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« Reply #46 on: December 31, 2013, 03:56:25 PM »

Interesting.

A tangential observation:  some/most of us here disapproved when Obama failed to defend the DOMA.   What say we now with this?

Good question.  Our more centrist poster might see hypocrisy.  I say criticize but play under one set of rules, theirs if they won't play under ours.  NJ law was upheld without his support.  DOMA was (partly) struck down without Obama-ites making insincere arguments in its defense.

This is the beginning of positioning for 2016.  The anti-legal-gun-rights argument is not selling.
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ccp
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« Reply #47 on: January 14, 2014, 08:04:08 AM »

Don't agree with all of this.  Few good points.  OTOH the Dems only have Clinton.  Once she is out of the way the Dems will also have to find new blood for the national scene.



****Who But Christie Can Beat Hillary?

By Myra Adams 3 hours ago The Daily Beast
   
As a Republican hoping that my party will retake the White House in 2016, I watched with intense interest as New Jersey Governor Chris Christie talked and talked and talked his way out of ”Bridgegate.”

The general consensus is that Christie did a decent job bemoaning his circumstances and keeping his cool, considering that the damaging political/ legal issues have only just begun.

But it was Christie’s "I am not a bully" persona that reminded me just how truly weak the entire bench of Republican presidential hopefuls is for 2016.

Sure, before “Bridgegate” and just after Christie’s victory in New Jersey there were a few national polls that showed Christie either tied or slightly leading Hillary Clinton. Indeed, dealing with Bridgegate could even make Christie a stronger candidate. However, national polls mean nothing three years before a general election. (Just ask the 2006-2007 presidential “front runner” Rudy Giuliani how that early status worked out for him.)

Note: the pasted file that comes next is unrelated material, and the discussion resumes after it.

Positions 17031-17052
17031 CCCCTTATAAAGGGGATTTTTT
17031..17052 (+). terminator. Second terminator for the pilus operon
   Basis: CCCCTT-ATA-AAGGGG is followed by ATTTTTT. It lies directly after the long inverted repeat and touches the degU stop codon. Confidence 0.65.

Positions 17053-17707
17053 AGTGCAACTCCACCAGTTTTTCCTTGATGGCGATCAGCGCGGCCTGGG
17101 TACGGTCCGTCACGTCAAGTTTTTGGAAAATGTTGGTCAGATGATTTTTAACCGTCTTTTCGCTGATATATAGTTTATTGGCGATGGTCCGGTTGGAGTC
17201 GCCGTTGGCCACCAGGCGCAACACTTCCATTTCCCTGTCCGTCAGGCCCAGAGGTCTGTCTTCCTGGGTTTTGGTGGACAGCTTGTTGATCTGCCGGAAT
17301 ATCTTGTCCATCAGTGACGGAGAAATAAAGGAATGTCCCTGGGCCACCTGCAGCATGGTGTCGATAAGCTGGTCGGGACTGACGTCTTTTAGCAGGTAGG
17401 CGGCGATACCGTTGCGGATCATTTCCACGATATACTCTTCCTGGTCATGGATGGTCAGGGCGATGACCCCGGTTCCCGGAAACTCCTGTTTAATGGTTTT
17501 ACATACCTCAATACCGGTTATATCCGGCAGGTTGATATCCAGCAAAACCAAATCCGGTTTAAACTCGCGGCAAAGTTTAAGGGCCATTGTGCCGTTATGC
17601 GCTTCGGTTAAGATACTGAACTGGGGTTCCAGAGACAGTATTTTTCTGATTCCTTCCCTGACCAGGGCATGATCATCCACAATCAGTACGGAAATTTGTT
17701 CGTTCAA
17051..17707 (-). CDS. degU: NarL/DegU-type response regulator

The problem for the GOP in 2016 goes so much deeper than whether Christie can overcome his first big crisis. (Sorry, unlike some Republicans I do not count Christie’s embrace of President Obama during the aftermath of Hurricane Sandy in 2012 as a hurdle that he needs to overcome.)

But what I am referring to is the Herculean task set before Christie of winning the 2016 Republican nomination given that the conservative wing and primary-controlling base voters are ferociously anti-Christie for numerous political and policy reasons, among them Medicaid expansion and gun control just for starters.

Here is a representative comment written by your average right-leaning Republican on RedState, the influential conservative website, in response to this negative piece about Christie’s prospects in 2016:

We don't need another McCain/Romney that's what Christie is in fact, he's further to the left than either of them. If Christie is the nominee then its time for a 3rd party because the base of the party isn't being represented.

Thus, here are the some possible Christie scenarios for 2016:

Christie manages to win the nomination and the GOP civil war officially begins.

Christie’s nomination launches a breakaway third party.

Christie’s nomination is the reason the base stays home.

Therefore, you can add “and Hillary wins” to the end of each sentence.

So if Christie runs and fails to get the nomination or decides against running at all who is left (I mean right) who can defeat Hillary?

The first name that comes to mind is Senator Rand Paul.

He has been working non-stop gaining national stature, dropping hints about running in 2016, but he is only a freshman senator and is also up for reelection in 2016. (Red flag alert: Freshman senator running for president.)

Under Kentucky state law Senator Paul can not run for both the U.S. Senate and president. Therefore, he must make a decision whether to run for president no later than early in 2015 -- in order to give another GOP Senate candidate time to launch a bid. But then, if things don’t work out on the presidential primary trail, Senator Paul –rather Dr. Paul— will be back practicing medicine under Obamacare.

A safer bet would be for Senator Paul to run for reelection, build up his “brand” both in the Senate and across the nation and then wait another four or eight years.